Van Der Graaf Generator: After The Flood: At The BBC 1968-1977

VdGG at the BBC on double CD.

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After The Flood collates all the recordings made by Van der Graaf Generator for Auntie Beeb during their eventful but hugely productive first decade, from the nascent brilliance of Peter Hammill’s earliest songs through to the jaw-shattering clangour of the mid 70s Van der Graaf line-up, via studio sessions – most notably for the legendary John Peel – and live performances, all of which combine to celebrate the remarkable bravery and maturity of the true unsung heroes of British prog.

Those early psychedelic wanderings, as captured for the (sort of) first VdGG album The Aerosol Grey Machine, showcase Hammill’s burgeoning talents without ever quite crossing over into the flat-out genius of the later years; the beautiful Afterwards and the almost comically gothic Necromancer sounding wonderfully primitive and full of melodramatic oomph. But from a glistening and turbulent Darkness (recorded for Radio 1’s Top Gear in 1970) onwards, this is a sustained examination of what happens when inordinately gifted young musicians put pedal to metal and roar off into the creative unknown with no safety net. An early reading of Man-Erg, less precise and methodical than the eventual Pawn Hearts version, crackles with electrified intent, involuntarily tethered to the progressive rock bandwagon but by no means in thrall to its blueprint. (That this was conjured by men in the early 20s still boggles the mind.) Predictably, the Peel sessions are the real gems here; exquisite versions of Refugees, The Sleepwalkers and a particularly fiery Scorched Earth more than matching their album-dwelling counterparts and sounding somehow more momentous and untamed. It all ends with a potted Plague Of Lighthouse Keepers, captured for Peel in ’77, that is as intense and grotesque as anything the punk rock scene was spawning, not to mention vastly more complex and fearless. For anyone who worships at the VdGG altar, this is an unmissable exercise in plundered archives and revived magic.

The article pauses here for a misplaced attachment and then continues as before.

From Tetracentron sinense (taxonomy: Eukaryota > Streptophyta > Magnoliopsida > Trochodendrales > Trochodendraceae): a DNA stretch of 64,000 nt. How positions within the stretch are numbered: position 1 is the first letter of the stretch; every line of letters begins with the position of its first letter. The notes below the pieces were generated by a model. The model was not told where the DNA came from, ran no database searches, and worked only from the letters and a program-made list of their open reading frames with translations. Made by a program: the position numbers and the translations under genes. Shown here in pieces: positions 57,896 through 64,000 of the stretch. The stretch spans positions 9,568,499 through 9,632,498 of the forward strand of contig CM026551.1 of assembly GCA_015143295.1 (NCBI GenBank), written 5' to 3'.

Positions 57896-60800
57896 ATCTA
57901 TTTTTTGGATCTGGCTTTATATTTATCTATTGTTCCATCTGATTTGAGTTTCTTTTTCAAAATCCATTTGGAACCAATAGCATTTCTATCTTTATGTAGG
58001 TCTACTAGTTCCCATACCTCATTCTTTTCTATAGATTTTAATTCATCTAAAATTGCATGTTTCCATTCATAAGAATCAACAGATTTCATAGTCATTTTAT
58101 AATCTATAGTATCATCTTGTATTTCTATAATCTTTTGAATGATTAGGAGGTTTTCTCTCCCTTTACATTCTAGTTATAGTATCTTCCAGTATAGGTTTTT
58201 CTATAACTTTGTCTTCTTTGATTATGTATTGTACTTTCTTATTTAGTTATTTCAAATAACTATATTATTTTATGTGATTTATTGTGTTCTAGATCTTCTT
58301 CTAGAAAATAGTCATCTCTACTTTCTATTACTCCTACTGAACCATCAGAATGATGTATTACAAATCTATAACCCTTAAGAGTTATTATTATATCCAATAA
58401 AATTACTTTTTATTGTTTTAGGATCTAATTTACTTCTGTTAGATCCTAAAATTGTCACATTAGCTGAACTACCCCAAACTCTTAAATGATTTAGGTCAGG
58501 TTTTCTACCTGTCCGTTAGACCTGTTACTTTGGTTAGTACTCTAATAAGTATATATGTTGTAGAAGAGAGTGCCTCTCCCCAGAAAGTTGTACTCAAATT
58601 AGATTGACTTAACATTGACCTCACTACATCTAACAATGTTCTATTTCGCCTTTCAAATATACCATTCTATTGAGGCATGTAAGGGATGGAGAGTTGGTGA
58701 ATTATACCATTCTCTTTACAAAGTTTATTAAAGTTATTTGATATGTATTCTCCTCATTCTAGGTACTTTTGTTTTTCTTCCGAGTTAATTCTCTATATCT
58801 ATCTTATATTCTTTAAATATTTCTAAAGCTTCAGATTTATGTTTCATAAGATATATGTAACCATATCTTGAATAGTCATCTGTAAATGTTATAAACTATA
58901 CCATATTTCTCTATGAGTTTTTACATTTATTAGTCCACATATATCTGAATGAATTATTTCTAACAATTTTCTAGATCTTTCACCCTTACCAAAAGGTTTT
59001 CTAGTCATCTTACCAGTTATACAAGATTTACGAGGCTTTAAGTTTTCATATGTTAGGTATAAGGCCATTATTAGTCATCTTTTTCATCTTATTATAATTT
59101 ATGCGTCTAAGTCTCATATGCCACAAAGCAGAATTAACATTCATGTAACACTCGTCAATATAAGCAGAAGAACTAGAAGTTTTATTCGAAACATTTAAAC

Dom Lawson has been writing for Metal Hammer and Prog for over 14 years and is extremely fond of heavy metal, progressive rock, coffee and snooker. He also contributes to The Guardian, Classic Rock, Bravewords and Blabbermouth and has previously written for Kerrang! magazine in the mid-2000s.